Seeking to jump-start stalled talks on avoiding the "fiscal cliff," House Republicans on Monday proposed a new 10-year, $2.2 trillion blueprint to President Barack Obama that calls for increasing the eligibility age for Medicare and lowering cost-of-living hikes for Social Security benefits.
But the White House criticized the plan as failing the "balance test" by not including higher tax rates for the wealthy.
The proposal from House Speaker John Boehner and fellow Republicans comes in response to Obama's offer last week to raise taxes by $1.6 trillion over the coming decade but largely exempt Medicare and Social Security from budget cuts.
It was presented shortly after Obama took to the Twittersphere to lobby for his proposal, which drew scorn from Republican leaders last week.
The GOP plan proposes to raise $800 billion in higher tax revenue over the decade but it would keep the Bush-era tax cuts -- including those for wealthier earners targeted by Obama -- in place for now.
The offer comes after the administration urged Republicans to detail their proposal to cut popular benefits programs like Medicare, Social Security and Medicaid.
"After the election I offered to speed this up by putting revenue on the table and unfortunately the White House responded with their la-la land offer that couldn't pass the House, couldn't pass the Senate and it was basically the president's budget from last February," Boehner told reporters.
The White House quickly panned the proposal. "Their plan includes nothing new and provides no details on which deductions they would eliminate, which loopholes they will close or which Medicare savings they would achieve," White House Communications Director Dan Pfeiffer said in a statement.
"Until the Republicans in Congress are willing to get serious about asking the wealthiest to pay slightly higher tax rates, we won't be able to achieve a significant, balanced approach to reduce our deficit our nation needs," Pfeiffer added.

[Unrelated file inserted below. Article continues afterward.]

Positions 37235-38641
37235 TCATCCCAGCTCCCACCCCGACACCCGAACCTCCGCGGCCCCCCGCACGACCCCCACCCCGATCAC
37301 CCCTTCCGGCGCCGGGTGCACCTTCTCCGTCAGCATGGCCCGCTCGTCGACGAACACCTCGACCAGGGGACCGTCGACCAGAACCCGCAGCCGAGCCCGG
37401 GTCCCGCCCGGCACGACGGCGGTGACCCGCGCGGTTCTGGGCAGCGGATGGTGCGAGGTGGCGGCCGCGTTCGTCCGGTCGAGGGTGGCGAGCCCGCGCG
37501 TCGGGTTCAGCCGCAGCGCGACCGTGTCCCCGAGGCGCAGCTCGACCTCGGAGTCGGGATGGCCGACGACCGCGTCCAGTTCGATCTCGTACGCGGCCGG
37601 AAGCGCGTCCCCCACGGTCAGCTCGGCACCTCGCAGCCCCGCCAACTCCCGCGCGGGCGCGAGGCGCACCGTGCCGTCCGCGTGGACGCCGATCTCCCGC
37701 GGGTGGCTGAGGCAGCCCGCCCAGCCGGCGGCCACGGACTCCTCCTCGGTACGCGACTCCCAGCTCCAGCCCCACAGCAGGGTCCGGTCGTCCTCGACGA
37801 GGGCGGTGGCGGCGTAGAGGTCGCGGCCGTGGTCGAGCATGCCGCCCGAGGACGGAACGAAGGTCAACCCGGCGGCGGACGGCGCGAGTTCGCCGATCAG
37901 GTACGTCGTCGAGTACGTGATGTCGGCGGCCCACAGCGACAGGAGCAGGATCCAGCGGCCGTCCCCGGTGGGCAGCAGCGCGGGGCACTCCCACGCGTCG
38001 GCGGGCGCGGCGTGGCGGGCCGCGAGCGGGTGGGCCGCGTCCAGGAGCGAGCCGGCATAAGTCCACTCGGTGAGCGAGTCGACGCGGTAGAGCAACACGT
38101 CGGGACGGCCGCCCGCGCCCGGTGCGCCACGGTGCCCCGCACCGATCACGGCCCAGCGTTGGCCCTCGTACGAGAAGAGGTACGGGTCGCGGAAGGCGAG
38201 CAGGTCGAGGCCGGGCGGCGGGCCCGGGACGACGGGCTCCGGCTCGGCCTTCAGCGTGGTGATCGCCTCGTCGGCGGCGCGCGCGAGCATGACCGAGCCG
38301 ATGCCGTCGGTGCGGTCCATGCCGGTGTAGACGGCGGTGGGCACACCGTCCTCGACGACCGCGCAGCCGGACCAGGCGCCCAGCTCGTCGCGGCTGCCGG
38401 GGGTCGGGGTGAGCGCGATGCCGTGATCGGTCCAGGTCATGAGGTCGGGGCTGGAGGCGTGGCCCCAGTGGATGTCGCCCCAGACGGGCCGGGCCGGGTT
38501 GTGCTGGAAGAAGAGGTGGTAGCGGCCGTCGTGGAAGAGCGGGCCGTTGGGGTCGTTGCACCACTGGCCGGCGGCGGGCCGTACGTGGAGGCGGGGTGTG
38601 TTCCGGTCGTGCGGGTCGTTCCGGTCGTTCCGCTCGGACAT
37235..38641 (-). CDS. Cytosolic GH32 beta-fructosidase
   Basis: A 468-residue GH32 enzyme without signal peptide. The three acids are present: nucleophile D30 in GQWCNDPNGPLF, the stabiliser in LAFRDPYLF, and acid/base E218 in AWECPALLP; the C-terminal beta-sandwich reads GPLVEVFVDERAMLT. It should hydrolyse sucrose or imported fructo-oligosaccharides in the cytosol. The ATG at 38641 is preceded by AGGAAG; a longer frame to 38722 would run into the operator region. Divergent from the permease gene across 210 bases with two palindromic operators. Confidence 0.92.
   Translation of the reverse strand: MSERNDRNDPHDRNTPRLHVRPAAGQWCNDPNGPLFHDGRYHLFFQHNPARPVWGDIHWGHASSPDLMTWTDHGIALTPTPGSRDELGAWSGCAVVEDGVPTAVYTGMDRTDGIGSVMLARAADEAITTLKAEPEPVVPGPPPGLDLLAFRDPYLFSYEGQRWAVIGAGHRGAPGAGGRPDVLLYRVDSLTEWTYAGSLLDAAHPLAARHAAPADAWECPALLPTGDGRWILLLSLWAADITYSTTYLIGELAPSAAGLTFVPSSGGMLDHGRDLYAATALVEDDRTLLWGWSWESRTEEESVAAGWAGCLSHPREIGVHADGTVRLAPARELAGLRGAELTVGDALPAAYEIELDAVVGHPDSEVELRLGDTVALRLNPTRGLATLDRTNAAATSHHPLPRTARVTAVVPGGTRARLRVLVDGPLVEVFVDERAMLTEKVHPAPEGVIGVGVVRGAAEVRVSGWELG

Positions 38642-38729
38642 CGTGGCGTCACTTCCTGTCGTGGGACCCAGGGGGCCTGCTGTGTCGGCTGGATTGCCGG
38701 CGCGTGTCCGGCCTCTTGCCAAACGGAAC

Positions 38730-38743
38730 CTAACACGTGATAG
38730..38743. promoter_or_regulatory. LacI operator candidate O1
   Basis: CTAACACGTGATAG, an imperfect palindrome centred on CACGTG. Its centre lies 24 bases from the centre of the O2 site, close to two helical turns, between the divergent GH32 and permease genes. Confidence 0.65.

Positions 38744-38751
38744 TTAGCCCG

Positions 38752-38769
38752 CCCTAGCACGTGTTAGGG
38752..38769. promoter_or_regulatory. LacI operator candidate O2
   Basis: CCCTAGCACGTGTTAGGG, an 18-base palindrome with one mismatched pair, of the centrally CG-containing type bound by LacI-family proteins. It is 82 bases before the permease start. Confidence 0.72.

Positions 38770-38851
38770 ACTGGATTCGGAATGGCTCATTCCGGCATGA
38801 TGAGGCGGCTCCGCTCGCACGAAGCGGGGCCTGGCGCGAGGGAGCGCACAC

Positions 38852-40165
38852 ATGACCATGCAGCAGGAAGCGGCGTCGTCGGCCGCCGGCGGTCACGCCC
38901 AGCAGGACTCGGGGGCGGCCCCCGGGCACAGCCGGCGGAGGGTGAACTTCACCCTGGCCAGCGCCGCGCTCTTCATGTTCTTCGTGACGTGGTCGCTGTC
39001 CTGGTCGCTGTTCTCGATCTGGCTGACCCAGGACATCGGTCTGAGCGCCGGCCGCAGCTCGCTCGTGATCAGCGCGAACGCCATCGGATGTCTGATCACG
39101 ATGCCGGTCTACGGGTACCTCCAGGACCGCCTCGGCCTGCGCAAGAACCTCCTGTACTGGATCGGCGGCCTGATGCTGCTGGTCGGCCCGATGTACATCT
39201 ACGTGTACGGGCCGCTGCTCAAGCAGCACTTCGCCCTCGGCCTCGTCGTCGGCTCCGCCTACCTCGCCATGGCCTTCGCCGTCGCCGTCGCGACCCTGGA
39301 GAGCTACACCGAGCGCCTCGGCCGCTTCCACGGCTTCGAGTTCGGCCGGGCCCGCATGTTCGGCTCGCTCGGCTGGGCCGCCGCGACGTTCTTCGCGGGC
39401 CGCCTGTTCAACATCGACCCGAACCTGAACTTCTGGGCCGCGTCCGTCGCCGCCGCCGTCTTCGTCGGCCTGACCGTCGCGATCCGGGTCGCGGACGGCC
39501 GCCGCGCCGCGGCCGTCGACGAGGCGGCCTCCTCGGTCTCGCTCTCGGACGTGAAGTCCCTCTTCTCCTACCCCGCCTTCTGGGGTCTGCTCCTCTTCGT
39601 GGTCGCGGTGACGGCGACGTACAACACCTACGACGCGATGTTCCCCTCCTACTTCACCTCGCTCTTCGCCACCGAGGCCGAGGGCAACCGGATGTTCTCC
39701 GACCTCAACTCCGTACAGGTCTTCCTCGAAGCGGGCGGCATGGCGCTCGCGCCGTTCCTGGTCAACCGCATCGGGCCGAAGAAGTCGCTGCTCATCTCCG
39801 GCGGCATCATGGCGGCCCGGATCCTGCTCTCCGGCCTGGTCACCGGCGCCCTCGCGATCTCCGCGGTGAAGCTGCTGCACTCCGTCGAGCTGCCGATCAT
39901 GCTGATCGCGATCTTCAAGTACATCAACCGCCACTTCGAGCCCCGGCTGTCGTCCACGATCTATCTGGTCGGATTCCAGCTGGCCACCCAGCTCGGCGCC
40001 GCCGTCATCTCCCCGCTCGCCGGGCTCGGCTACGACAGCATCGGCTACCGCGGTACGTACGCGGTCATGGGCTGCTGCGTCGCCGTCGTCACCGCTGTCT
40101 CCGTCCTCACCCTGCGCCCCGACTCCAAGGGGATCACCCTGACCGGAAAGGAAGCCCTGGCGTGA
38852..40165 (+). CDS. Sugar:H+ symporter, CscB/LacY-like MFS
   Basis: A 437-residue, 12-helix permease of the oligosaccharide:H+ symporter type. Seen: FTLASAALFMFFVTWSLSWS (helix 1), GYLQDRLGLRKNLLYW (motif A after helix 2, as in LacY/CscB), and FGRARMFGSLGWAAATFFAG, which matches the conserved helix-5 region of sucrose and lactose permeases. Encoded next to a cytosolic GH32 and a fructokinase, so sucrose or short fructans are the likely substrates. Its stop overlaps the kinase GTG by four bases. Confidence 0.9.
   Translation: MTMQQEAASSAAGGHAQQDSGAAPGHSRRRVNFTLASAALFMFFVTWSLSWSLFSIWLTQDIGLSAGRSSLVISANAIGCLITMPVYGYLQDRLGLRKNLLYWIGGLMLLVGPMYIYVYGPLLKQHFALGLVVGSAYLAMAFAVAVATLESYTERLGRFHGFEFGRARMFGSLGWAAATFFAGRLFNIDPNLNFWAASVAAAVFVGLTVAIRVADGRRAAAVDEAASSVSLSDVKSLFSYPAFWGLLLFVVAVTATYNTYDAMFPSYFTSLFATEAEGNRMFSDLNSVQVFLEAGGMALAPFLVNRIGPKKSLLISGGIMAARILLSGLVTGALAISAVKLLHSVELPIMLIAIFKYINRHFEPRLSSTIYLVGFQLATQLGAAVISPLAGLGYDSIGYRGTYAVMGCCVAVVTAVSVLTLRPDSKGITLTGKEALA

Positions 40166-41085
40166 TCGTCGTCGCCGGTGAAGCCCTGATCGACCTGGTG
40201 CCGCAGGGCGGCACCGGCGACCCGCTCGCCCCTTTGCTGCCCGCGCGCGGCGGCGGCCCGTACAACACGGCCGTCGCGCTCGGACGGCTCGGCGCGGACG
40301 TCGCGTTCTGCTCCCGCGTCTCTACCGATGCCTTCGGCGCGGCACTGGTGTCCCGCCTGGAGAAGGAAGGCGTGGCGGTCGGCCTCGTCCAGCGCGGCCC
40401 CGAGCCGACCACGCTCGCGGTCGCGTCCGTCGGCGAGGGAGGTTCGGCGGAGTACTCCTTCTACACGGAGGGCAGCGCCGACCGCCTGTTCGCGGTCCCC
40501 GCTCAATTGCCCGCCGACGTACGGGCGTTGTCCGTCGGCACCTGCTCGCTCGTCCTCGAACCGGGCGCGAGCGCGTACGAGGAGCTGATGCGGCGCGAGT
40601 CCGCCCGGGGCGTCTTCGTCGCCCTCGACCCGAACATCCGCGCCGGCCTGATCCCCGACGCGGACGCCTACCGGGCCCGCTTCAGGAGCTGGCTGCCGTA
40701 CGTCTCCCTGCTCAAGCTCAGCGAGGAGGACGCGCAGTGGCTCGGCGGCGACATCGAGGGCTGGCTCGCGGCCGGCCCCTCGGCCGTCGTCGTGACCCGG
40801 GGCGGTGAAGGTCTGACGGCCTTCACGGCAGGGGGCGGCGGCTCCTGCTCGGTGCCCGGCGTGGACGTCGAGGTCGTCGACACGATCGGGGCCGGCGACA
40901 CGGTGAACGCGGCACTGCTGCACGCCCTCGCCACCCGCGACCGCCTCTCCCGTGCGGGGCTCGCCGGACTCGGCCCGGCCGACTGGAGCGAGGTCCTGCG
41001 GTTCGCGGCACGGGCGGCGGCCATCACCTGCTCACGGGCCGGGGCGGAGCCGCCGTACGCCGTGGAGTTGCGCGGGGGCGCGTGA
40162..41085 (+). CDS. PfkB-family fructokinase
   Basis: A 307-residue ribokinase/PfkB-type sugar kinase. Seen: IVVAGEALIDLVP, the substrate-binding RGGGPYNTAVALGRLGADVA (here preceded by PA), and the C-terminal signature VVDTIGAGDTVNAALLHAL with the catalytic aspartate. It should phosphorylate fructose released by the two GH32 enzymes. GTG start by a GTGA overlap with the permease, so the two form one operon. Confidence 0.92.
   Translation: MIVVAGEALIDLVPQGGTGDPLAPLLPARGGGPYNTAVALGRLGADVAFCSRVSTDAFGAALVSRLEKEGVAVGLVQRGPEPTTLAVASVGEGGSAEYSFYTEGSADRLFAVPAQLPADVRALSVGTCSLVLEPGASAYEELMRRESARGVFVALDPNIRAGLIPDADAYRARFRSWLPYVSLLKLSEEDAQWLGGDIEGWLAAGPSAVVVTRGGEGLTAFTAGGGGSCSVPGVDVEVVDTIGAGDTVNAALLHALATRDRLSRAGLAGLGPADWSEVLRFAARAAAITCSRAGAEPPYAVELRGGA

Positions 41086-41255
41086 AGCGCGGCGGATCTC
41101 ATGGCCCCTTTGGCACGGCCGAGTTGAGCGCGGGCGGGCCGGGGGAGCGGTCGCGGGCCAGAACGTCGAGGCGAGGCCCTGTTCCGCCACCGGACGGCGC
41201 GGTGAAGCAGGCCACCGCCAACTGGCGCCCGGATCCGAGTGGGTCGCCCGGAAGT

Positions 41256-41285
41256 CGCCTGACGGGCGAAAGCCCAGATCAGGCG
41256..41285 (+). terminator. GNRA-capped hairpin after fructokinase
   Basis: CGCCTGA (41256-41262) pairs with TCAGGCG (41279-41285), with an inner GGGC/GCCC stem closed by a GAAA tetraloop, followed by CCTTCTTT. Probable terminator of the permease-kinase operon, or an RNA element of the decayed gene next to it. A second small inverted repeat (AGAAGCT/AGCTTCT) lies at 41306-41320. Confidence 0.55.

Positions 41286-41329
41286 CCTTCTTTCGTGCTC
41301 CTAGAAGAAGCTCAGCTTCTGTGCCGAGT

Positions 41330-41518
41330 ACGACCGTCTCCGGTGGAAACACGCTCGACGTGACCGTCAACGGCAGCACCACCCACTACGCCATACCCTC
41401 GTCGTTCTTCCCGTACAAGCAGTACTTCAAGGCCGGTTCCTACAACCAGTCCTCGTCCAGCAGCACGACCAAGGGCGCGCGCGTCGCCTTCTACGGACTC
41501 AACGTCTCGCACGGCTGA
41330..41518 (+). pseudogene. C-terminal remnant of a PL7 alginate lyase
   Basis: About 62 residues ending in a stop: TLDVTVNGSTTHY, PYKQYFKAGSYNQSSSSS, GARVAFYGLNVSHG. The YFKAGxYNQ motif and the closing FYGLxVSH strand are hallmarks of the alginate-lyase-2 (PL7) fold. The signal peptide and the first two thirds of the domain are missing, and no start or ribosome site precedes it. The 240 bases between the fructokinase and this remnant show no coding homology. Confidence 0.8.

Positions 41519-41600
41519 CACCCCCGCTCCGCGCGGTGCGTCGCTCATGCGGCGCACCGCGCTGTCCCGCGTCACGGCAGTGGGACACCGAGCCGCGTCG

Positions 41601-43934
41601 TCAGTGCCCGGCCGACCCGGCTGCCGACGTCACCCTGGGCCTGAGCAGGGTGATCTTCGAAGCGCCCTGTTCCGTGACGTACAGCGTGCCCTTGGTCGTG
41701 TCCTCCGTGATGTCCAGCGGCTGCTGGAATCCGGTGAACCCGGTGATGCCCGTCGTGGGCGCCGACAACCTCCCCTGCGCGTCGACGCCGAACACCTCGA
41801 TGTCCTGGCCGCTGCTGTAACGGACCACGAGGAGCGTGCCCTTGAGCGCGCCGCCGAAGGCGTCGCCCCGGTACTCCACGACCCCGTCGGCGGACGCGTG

The Boehner proposal revives ideas from failed talks with Obama in the summer of 2011. Then, Obama was willing to discuss politically controversial ideas like raising the eligibility age for Medicare, implementing a new inflation adjustment for Social Security cost-of-living adjustments and requiring wealthier Medicare recipients to pay more for their benefits.
The clock is ticking closer to the end-of-year deadline to avert the fiscal cliff, which is a combination of the expiration of Bush-era tax cuts and automatic, across-the-board spending cuts that are the result of prior failures of Congress and Obama to make a budget deal.
Many economists say such a one-two punch could send the fragile economy back into recession.
Last week, the White House delivered to Capitol Hill its opening proposal: $1.6 trillion in higher taxes over a decade, a possible extension of the temporary Social Security payroll tax cut and heightened presidential power to raise the national debt limit.
In exchange, the president would back $600 billion in spending cuts, including $350 billion from Medicare and other health programs. But he also wants $200 billion in new spending for jobless benefits, public works projects and aid for struggling homeowners. His proposal for raising the ceiling on government borrowing would make it virtually impossible for Congress to block him going forward.
On Tweeter on Monday,Obama's said: "hey guys - this is barack. ready to answer your questions on fiscal cliff."